Journal Issue: Transition to Adulthood Volume 20 Number 1 Spring 2010
Understanding the New Schedule
Concern about the mismatch between the new realities of coming of age and the social institutions that once successfully supported young people moving toward adulthood gave rise, in 1999, to the MacArthur Network on Adult Transitions and Public Policy. The Network, a team of twelve researchers from diverse social science disciplines, began its work by assessing the demographic, economic, sociological, and psychological evidence on adult transitions to learn what had changed and why. In a series of recent publications, the Network has documented that the changes in the timing, sequencing, and even attainment of adult roles have indeed been substantial and that they are affecting young adults in varying socioeconomic circumstances quite differently.2 Drawing on both quantitative and qualitative data in the initial phase of its work, the Network reported that young adults between the ages of eighteen and thirty-four are employing some familiar and some different strategies than those that their parents and grandparents used to make a successful transition to adult work and family roles. In particular, young adults and their families are much more skeptical about the wisdom of early transitions to work and marriage, even taking into account geographical, religious, and socioeconomic differences. The Network also discovered that gender differences in the timing of adult transitions had virtually disappeared.3 By contrast, differences by social class have, if anything, become more pronounced.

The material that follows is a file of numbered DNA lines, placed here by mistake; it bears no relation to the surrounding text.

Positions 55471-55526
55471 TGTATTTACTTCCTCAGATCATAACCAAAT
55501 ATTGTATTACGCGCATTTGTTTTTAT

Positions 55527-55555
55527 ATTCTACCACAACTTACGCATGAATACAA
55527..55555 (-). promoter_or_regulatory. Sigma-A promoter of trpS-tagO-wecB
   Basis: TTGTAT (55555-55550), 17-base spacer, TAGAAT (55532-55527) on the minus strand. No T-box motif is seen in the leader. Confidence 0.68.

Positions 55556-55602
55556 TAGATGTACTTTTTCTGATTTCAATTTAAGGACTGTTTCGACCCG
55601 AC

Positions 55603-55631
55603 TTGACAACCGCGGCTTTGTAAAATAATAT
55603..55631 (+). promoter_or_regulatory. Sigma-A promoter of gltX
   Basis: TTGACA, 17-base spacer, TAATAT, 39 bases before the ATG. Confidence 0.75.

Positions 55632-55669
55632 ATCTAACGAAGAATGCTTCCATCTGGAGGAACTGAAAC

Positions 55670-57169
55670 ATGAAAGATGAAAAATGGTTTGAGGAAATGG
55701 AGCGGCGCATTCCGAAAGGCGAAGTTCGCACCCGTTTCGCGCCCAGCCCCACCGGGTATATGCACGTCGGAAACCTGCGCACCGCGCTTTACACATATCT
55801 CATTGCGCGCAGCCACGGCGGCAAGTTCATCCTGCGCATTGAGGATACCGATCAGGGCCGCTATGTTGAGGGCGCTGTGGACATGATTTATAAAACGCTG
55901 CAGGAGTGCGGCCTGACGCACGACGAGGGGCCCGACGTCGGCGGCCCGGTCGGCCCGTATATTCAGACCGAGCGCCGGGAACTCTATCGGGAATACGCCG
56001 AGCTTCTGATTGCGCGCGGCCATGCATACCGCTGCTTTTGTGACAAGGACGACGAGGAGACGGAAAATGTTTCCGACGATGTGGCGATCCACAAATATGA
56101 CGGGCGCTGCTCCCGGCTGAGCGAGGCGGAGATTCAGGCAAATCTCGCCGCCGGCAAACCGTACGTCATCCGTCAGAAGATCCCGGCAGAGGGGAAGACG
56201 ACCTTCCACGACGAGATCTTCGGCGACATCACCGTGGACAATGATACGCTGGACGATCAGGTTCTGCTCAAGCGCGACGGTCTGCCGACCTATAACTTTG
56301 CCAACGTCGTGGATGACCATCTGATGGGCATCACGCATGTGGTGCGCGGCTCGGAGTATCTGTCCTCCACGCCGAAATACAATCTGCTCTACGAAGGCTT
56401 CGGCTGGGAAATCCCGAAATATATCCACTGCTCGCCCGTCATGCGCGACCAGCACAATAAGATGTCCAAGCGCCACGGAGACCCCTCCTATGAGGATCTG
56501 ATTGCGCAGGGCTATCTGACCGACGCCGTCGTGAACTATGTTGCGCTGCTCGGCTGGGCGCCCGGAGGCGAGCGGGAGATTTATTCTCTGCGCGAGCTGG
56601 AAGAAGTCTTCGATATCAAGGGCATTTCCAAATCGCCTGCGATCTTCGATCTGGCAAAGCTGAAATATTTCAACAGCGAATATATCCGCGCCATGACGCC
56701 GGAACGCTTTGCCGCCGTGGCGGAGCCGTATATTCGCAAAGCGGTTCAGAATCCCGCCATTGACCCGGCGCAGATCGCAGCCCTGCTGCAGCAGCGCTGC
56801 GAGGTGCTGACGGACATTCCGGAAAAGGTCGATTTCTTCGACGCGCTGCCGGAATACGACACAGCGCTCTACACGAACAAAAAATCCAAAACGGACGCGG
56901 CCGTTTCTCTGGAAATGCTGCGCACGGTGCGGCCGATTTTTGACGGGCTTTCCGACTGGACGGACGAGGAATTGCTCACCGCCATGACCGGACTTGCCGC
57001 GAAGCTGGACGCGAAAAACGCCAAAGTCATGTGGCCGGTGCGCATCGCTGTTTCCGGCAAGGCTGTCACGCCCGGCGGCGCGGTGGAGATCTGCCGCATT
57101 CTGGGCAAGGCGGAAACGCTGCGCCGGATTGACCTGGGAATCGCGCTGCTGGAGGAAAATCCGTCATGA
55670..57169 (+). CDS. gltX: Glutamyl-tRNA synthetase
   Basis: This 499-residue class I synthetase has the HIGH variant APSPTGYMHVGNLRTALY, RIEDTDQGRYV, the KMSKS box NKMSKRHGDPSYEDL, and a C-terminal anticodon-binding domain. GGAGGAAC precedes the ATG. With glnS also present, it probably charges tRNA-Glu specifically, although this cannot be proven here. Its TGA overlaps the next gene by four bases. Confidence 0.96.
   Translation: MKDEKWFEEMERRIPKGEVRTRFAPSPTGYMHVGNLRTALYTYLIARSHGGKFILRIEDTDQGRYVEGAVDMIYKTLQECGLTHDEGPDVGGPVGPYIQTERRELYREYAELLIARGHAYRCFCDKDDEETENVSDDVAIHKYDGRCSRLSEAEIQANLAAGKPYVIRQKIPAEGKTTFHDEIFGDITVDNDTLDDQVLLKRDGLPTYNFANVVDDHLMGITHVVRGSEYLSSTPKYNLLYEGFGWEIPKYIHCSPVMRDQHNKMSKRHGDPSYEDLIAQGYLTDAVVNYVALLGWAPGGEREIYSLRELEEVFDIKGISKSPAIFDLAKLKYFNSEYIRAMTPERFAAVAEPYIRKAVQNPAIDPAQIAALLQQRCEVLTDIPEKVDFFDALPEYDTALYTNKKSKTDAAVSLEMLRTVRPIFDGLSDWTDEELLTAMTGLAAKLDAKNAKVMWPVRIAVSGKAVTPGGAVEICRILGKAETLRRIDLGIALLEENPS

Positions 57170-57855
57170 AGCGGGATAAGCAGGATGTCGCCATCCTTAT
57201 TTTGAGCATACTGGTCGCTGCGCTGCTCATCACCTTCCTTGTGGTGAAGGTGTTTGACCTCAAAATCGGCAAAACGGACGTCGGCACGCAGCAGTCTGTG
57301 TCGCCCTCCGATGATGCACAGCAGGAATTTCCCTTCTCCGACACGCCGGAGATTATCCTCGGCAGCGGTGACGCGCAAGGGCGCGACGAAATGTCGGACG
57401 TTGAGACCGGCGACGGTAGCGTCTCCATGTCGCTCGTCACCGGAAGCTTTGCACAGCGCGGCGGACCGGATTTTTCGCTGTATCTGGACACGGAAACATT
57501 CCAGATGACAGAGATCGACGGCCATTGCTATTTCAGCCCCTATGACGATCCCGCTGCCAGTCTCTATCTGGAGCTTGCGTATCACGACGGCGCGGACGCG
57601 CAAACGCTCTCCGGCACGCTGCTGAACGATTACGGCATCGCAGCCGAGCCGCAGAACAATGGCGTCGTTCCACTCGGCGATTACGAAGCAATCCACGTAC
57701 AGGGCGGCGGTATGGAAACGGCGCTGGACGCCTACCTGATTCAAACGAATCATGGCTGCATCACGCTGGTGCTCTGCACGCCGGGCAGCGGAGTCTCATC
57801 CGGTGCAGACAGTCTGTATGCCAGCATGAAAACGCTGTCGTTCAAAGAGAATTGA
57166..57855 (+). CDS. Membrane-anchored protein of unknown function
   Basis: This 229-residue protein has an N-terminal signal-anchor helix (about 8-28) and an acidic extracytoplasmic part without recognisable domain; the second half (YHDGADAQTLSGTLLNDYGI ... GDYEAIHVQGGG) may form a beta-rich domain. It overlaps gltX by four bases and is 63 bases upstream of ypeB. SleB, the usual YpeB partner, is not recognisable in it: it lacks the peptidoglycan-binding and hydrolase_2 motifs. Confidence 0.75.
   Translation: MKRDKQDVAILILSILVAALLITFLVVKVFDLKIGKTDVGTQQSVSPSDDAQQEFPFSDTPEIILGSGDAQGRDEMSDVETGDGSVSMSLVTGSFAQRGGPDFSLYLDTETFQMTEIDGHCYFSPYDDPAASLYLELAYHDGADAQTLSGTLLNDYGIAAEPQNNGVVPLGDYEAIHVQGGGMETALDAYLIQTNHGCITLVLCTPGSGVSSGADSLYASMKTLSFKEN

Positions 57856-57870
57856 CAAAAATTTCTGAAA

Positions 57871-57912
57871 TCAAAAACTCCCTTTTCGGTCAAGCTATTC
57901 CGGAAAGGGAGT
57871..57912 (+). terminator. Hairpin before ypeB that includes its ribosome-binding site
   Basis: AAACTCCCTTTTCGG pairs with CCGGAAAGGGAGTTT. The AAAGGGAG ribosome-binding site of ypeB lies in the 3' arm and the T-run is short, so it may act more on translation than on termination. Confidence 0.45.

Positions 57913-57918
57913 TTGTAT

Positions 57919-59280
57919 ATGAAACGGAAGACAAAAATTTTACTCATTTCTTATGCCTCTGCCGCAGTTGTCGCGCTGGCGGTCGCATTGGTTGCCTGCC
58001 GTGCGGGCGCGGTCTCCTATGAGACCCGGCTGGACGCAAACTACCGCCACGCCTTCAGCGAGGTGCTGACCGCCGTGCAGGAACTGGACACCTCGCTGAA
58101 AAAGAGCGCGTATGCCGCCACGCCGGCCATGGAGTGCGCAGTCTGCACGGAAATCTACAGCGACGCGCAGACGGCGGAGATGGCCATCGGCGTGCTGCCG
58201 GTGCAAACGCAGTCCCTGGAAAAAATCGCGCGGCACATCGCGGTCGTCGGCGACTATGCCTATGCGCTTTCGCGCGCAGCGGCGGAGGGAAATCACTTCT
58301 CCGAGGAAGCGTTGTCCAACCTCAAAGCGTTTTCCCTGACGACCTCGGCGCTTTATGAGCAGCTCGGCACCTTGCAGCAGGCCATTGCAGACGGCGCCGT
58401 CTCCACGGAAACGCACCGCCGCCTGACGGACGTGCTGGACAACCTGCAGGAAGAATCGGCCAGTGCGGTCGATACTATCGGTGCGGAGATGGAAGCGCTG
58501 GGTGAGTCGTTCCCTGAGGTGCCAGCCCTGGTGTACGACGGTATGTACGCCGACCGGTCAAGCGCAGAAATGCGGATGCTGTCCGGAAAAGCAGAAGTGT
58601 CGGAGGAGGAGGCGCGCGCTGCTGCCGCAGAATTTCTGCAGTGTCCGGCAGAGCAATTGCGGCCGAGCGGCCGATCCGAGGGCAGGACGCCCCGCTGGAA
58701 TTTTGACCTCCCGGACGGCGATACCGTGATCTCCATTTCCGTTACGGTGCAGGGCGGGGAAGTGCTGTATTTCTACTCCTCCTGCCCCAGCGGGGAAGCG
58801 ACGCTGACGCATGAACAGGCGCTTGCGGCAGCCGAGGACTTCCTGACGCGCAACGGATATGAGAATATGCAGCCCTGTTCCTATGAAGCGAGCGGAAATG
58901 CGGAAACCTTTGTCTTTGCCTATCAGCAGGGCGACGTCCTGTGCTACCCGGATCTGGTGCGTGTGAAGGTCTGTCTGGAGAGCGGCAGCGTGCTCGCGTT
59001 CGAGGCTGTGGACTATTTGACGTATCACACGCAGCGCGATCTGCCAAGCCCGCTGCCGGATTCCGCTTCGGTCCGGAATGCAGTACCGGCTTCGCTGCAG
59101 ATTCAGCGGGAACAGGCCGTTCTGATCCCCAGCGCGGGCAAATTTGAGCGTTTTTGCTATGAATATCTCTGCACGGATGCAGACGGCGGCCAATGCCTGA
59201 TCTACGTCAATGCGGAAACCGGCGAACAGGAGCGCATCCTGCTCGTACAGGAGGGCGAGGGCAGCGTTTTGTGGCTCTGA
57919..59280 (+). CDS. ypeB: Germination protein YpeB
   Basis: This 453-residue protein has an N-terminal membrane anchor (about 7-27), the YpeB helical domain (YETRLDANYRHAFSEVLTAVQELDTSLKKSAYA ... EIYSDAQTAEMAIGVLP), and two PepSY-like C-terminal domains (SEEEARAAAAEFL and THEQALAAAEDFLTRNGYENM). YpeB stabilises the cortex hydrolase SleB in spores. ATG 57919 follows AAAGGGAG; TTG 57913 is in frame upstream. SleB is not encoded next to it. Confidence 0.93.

These changes coincided with and were reinforced by a wave of immigration during the 1980s that attracted many young adult immigrants as well as immigrant families to the United States. These immigrants have imported traditional family practices while simultaneously demonstrating a high level of adaptation to American ways. First-generation immigrants often arrive as young adults—the peak age period for immigration. Socialized in their sending society, they enter the United States seeking work and are often cut off from their parents and extended family. They achieve independence very young and are more likely to be in the labor force than native-born Americans of the same age and educational background. Second-generation immigrants—native-born children of immigrants—are more likely to live at home as young adults than are comparable natives, and they achieve higher levels of education than natives of similar socioeconomic backgrounds. As a result they have more extended transitions to adulthood than both their parents and comparable native-born Americans.
Network researchers then turned to the challenging task of examining some of the institutions that house and serve young adults—the family, higher education, the workplace, the community, and, for a group of especially vulnerable youth, the juvenile justice, foster care, and related systems. The aim of the second phase of the research program was to assess the ability of each of these institutions to support young adults in their quest for economic independence, intimacy, and civic responsibility—goals widely shared among both young adults and their parents. This volume of The Future of Children provides a summary of research findings to date and suggests policy steps that could make these institutions more effective.